In the June 17 election there was polarisation between ND, which won 30% of the popular vote, and SYRIZA. A record 37.5% abstained. On June 21 ND Prime Minister Antonis Samaras put together a pro-“memorandum” coalition government, consisting of ND, PASOK and the nominally leftist Democratic Left party, which won 6% on June 17. This coalition government has promised to negotiate an easing of the austerity measures.

Poverty and austerity

The capitalist media have presented the growing poverty in Greece as a consequence of Greek working people previously having “lived beyond their means”. However, statistics provided by Eurostat, the EU’s statistical agency, paint a different picture. The average hours that Greeks work per week in their main jobs are the highest among all the 27 countries in the EU. Thus, in 2011, Greeks worked on average 42 hours weekly in their main jobs, significantly higher than the corresponding figure for the total EU 27, which is 37 hours.

Despite working more hours, Greeks have one of the highest poverty rates in the EU. Currently, 48% of Greeks live at or below the poverty level (up from 20% in 2009, according to Eurostat), following a 30% cut in wages. Unemployment stands at around 22% — and is far higher among young people. The ND-led coalition government will only worsen those numbers — sparking new protests.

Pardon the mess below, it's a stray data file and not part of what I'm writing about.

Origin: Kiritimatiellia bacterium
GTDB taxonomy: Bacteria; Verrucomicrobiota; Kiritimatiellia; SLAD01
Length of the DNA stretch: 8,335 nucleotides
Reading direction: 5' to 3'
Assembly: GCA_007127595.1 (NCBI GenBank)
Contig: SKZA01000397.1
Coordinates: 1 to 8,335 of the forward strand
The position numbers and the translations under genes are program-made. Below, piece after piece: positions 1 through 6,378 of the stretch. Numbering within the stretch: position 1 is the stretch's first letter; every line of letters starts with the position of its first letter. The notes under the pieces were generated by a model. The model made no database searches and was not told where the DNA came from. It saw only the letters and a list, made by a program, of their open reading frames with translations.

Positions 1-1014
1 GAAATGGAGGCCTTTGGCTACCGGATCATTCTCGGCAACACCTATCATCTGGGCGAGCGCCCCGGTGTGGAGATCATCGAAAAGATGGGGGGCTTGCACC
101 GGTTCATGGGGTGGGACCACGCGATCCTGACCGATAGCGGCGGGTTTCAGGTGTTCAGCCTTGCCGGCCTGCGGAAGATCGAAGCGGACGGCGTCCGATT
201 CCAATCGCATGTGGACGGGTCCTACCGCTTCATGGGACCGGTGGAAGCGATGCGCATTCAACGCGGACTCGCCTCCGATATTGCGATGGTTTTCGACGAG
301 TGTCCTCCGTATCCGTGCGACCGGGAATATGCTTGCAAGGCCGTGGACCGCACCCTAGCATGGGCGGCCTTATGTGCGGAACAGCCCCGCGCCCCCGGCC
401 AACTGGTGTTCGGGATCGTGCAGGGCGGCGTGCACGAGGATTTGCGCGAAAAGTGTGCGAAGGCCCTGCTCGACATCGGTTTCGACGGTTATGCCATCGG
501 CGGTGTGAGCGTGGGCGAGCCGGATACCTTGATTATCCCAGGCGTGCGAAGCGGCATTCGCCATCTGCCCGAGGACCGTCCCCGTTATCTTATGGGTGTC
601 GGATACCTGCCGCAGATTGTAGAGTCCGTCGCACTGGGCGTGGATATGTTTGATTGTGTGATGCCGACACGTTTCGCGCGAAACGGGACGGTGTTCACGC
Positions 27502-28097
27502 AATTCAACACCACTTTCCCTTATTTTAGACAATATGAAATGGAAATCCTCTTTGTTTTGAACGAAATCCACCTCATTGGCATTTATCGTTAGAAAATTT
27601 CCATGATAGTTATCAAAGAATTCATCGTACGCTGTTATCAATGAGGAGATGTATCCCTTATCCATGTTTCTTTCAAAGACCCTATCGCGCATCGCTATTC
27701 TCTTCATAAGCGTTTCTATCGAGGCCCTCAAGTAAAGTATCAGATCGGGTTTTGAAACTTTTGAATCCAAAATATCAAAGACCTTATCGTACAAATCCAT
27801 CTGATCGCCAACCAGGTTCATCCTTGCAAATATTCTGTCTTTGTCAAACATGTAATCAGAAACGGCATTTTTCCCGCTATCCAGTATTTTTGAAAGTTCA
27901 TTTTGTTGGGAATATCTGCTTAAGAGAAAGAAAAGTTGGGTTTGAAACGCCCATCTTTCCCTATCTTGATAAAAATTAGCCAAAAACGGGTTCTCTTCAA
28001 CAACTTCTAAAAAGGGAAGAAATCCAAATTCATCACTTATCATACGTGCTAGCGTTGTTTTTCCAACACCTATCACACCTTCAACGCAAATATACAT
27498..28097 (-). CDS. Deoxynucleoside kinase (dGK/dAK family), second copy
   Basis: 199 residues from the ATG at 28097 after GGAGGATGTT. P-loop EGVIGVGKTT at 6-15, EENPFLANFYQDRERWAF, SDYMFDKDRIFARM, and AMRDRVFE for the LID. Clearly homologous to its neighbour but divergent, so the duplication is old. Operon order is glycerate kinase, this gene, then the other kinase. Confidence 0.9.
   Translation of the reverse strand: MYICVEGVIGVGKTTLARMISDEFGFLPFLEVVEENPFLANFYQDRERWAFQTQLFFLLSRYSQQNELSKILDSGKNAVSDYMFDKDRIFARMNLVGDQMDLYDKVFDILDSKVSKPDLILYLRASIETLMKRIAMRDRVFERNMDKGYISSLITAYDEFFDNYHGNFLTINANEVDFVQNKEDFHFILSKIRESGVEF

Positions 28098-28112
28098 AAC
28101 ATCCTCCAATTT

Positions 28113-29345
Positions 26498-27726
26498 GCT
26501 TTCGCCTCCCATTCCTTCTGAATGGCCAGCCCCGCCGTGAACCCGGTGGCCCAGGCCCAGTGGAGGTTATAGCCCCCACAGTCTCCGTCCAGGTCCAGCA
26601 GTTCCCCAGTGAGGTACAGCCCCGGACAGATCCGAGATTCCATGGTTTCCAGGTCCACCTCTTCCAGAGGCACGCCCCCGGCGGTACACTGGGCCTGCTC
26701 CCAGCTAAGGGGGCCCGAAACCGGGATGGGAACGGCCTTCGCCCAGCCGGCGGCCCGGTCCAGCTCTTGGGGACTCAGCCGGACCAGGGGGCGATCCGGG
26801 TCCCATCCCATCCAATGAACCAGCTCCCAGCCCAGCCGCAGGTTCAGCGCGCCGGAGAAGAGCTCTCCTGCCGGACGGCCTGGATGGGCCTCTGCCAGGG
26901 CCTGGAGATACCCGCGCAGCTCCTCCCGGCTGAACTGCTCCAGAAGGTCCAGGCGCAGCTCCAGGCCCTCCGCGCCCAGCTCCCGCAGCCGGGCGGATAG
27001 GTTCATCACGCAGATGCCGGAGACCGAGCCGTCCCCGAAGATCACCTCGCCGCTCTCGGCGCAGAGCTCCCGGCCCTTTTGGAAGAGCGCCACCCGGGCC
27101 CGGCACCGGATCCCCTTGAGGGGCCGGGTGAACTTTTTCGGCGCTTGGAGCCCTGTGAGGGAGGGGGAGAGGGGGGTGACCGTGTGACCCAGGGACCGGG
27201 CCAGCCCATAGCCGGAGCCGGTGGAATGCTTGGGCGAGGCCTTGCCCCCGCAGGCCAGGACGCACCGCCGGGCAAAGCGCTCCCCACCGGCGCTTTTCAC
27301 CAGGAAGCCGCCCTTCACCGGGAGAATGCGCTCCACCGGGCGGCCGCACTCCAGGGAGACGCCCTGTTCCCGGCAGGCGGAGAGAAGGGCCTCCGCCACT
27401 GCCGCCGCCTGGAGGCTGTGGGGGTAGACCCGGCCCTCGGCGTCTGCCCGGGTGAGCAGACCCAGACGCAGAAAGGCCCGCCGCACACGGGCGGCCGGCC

Already many public health services have stopped being provided. Non-governmental organisations are filling in with the kind of aid more associated with the underdeveloped capitalist countries. Diseases such as AIDS and malaria are on the rise. The medical charity Medecins du Monde, known for its work in the Third World, says the number of Greeks coming to its clinics doubled in 2011. “Many patients are retired elderly citizens whose pensions have been substantially reduced because of the austerity measures implemented by the government in recent years”, the charity noted.

Greek government coffers could be empty before the end of July. If this happens, Greece will have no choice but to print its own currency and exit the euro zone In the worst case, Athens might have to temporarily stop paying for salaries and pensions, along with imports of fuel, food and pharmaceuticals. The new government will face a shortfall of €1.7 billion because tax revenue and other sources of potential income are drying up due to the austerity-driven deep recession, now in its fifth year.

Setback for KKE

The vote for the KKE, the Communist Party of Greece, dropped from 8.5% in the May 6 election to 4.5% on June 17. This was the biggest electoral setback for the KKE since the collapse of the Soviet Union, and reflected the refusal of the KKE leadership to orient toward seeking united action with SYRIZA against the pro-austerity memorandum.

The KKE leadership justified not calling for a vote for SYRIZA in the June 17 election because SYRIZA did not commit itself to a government pledged to withdraw immediately from the eurozone and the European Union, even though the entire European capitalist establishment made it clear that any Greek government that refused to implement the “memorandum” in full would be thrown out of the eurozone and the EU.